Brown signs bill requiring 100% clean electricity, updating RPS

Brown signs bill requiring 100% clean electricity, updating RPS

Jerry Brown on Monday signed two measures created to push the state to 100 percent renewable electricity and so-called carbon neutrality by 2045. "But it must be done", Brown said at a signing ceremony in Sacramento.

California Governor Jerry Brown signed legislation that would require all of the state's electricity to come from carbon-free sources by 2045, marking the biggest step yet in his fight against global warming.

Gov. Jerry Brown signed a bill mandating the electricity target on Monday. It would be the second state to require 100 percent carbon-free power after Hawaii. It's hoped that California will eventually become carbon neutral, removing as much CO2 from the atmosphere as it emits.

This action comes days before grassroots activists, mayors, governors, heads of industry and worldwide leaders convene in San Francisco for the express objective of mobilizing climate action at the Global Climate Action Summit. This is known as the California Renewable Portfolio Standard Program, and the goal for the use of renewable resources - such as wind and solar - had previously been set at 50 percent by the year 2030.

The legislation also marks the latest conflict between California and President Trump, with the state repeatedly defying the administration's policies on everything from energy to civil rights to immigration.

"[The bill] is sending a message to California and the world that we are going to meet the Paris agreement and we are going to continue down that path to transition our economy", he told reporters.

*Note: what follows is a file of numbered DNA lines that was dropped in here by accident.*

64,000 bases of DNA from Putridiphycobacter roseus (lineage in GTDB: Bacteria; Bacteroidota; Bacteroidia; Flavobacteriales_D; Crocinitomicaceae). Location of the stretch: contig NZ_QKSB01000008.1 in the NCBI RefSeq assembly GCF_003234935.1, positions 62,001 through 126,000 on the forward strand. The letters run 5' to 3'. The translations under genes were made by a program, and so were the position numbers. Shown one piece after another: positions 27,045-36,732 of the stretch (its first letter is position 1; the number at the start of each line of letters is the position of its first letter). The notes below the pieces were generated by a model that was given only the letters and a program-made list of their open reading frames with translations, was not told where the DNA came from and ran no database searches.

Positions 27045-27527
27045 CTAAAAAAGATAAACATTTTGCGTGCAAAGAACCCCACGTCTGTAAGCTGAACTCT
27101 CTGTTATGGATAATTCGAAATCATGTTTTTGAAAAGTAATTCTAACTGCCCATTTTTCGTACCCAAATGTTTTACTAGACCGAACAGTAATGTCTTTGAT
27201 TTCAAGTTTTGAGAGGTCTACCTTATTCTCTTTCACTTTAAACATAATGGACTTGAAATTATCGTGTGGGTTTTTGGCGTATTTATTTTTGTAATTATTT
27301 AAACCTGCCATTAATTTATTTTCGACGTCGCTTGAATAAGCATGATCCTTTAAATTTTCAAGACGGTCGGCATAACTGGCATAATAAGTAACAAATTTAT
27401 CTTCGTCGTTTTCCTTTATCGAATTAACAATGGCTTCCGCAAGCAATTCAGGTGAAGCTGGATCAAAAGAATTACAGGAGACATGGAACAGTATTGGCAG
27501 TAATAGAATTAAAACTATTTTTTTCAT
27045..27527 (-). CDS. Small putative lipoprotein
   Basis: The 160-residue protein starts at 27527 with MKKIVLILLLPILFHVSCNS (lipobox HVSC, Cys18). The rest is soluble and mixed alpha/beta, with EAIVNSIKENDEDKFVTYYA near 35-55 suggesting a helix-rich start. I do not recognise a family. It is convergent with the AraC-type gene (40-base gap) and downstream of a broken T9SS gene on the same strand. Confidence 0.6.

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He rejected the criticism and said that California's approach to climate change relies on curbing emissions from a variety of sources, including oil.

The goal "sends a clear signal to markets to expand clean energy generation", Brown said. "But have no illusions, California and the rest of the world have miles to go before we achieve zero-carbon emissions". Since 2010, California has procured more than 1,500 MW of new energy storage capacity; North American energy users and utilities have collectively procured over 2 GW of advanced energy storage projects to date. More broadly, California has set ambitious goals to slash greenhouse gas emissions 40 percent by 2030, compared to 1990 levels.

The announcement comes just days ahead of the Global Climate Action Summit.

Environment America affiliate Environment California played a key role in driving the bill through both houses of the state legislature, and to the governor's desk.

"If we do not change course by 2020, we risk missing the point where we can avoid runaway climate change", he said in a speech at United Nations headquarters in NY. California would need to install more than 200 times as much energy-storage capacity than it has now to make up for the loss of gas plants, according to the Clean Air Task Force, a Boston-based energy-policy nonprofit.

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